At the end of the day even the most sophisticated grassroots electoral campaign relies on people. People like Meghan Schertz, a 29-year-old Obama volunteer, who’s given up her Sunday afternoon to canvass the Washington Heights area here.
But it also depends on the people whom volunteers like Meghan meet. The names on her list are the product of data based on magazines they subscribe to, cars they drive, shops they visit and past votes they’ve cast. Each has a bar code, and Meghan has to place them on a five-point scale ranging from strongly for Obama to strongly for McCain.
It sounds like genius. But in practice it looks like little more than educated guesswork. The house with two pickup trucks bearing Harley Davidson stickers is leaning Obama. Before she can open her mouth at another house, the man glances at her Obama badge and says, "I don’t want to talk about it" and shuts the door. Next comes the woman who refuses to open the door, preferring to shout from the window, "I’m for Obama, so go on now." The man with the Nader yard sign threatens to shoot her unless she gets off his property. "So you’re an independent then?" asks the unflappable Meghan.
It’s the day before Virginia’s voter registration deadline, and Schertz, who has never been involved in an election campaign before, struggles to find a street on a poorly drawn map. The sun sets before she can finish all the names on her list. Where people are concerned, you can only plan for so many eventualities.
Look carefully at an electoral map of southwest Virginia, and you’ll spot Roanoke, a tiny blue island bobbing around in a sea of red. Four hours by car from the nearest Republican county to its west and two to the south and east, it nestles in a valley between the Blue Ridge Mountains and the Appalachians. It’s a town of just under 100,000 in a swing state–a town Barack Obama must win big if he is to be the first Democrat to take Virginia in more than forty years, in an area John McCain must win big if he is to have any chance of taking the presidency.
So far, things are going Obama’s way. In this region he has outspent McCain on TV advertising–by two to one–and outmaneuvered him many times over. Obama has been to this region three times. In the past three weeks Bill Clinton, Evan Bayh and Terry McAuliffe have dropped in too. Neither Sarah Palin nor McCain nor any surrogates have yet visited. Obama’s aim is not to win the region–although he should take the town–but to limit McCain’s margin of victory substantially here so that a big win in Virginia’s northern suburbs and a good showing in Hampton Roads can take him over the top. A local politician says Obama would need 40 percent of the southwest vote if he’s going to take the state. A recent Mason-Dixon poll gave him 39 percent. Statewide, Obama is leading by around 6 percent.
There are, in fact, two Roanokes. The city is Democratic with a black population twice the national average. It is divided by Route 581 from north to south, the railroad tracks from east to west and by race and class throughout. Crudely speaking, the southeast is poor and white; the southwest, affluent and white; the northwest is black; the northeast, more of a mix. In the last presidential election it went narrowly for Kerry (52 to 46) and in the primaries supported Obama (57 to 42).
The county, on the other hand, is Republican with a black population half the national average. It climbs up to the Catawba Mountains to its northwest and has the Blue Ridge as its border to the south. In 2004 it went heavily for George Bush (65 to 35) and, later, narrowly for Hillary Clinton (55 to 45). Both city and county gave huge majorities to Mike Huckabee a full week after it was clear he could not win.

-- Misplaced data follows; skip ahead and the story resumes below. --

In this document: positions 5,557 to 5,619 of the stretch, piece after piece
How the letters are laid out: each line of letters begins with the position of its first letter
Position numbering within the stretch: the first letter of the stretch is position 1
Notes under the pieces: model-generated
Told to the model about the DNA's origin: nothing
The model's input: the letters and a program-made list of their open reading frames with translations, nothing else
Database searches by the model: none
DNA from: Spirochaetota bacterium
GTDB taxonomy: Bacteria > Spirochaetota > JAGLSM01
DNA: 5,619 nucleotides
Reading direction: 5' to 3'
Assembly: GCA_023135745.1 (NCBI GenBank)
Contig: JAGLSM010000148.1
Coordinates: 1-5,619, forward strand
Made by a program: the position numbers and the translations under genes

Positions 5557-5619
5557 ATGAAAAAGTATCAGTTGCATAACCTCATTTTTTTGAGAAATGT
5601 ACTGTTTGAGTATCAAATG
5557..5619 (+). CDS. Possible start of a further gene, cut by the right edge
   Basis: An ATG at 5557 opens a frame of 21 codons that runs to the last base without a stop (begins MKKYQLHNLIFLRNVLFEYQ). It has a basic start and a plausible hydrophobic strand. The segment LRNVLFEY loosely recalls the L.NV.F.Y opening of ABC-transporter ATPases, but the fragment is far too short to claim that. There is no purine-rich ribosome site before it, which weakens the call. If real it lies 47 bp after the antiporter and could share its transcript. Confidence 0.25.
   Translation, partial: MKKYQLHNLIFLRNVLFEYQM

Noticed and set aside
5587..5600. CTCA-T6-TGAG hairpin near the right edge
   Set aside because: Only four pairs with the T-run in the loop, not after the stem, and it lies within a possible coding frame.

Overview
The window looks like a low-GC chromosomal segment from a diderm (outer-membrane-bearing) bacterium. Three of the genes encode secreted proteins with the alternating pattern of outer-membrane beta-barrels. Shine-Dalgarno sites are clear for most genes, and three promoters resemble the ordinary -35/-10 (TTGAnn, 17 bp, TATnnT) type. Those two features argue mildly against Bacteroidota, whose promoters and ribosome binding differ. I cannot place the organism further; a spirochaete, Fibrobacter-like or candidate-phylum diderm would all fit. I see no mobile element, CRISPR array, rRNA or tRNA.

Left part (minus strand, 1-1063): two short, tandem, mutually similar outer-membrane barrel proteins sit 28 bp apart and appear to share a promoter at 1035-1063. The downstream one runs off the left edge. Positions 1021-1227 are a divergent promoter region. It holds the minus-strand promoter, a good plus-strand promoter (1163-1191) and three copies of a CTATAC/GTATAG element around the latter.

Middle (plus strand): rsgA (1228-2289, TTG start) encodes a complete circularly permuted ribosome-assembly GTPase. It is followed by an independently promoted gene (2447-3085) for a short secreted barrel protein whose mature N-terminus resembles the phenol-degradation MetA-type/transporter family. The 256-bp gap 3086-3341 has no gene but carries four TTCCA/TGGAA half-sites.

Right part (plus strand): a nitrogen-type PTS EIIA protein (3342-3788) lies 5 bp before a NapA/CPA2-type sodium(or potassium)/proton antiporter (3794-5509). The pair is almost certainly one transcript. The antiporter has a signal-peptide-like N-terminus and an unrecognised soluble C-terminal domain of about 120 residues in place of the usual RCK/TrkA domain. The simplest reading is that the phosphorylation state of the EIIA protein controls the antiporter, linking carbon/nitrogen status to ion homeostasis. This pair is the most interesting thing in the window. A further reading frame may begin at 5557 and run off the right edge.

Ironically for a valley, the local economy does not endure huge peaks or troughs. But signs of the crisis are everywhere. The name on Roanoke’s only skyscraper is Wachovia–the region’s fourth-largest employer. The day I arrived, it folded. At Pop’s ice cream and soda shop more people are paying for floats with credit cards. The local insurance agency, Shenandoah Life, had its ratings downgraded because of its exposure to Fannie Mae and Freddie Mac. The food bank has seen a 9 percent increase in those seeking assistance. Virginia is set to ax 1,400 state jobs.
The economy aside, while Democrats talk about healthcare and the war, Republicans fear taxes and socialism. McCain is not popular in these parts (though Palin is), and the enthusiasm gap between the rival campaigns is stark. The task for the Obama camp is to translate that excitement into votes. The voter registration drive was their last chance to expand the base. They did well. In the final month the city saw three times the increase in new voters as the county. Now comes the hard work: keeping the new voters energized. The Obama campaign predicts that 80 percent of Virginia’s new voters are Democrats and that three-quarters of them will show up on election day.
Turning them out may be easier said than done. For all the talk about a movement, the orders are coming from the top down and have yet to reach the ground floor. In a city that is one-quarter African-American, local black politicians worry that the Obama campaign is taking African-American support for granted. "The older crowd just don’t connect with a 20-year-old white person telling a 50-year-old black person what to do," says Virginia House delegate Onzlee Ware. "Especially how to run their own communities. And then they get discouraged and go back to their communities." Black people here are excited about Obama’s candidacy, they say, but there has been little coordination between the campaign and the community to mobilize that support. Obama has every reason to be confident, but no grounds to be complacent. "McCain can’t win the presidency without Virginia," a local Republican told me. But as an African-American pointed out, "Obama can’t win Roanoke without black folk."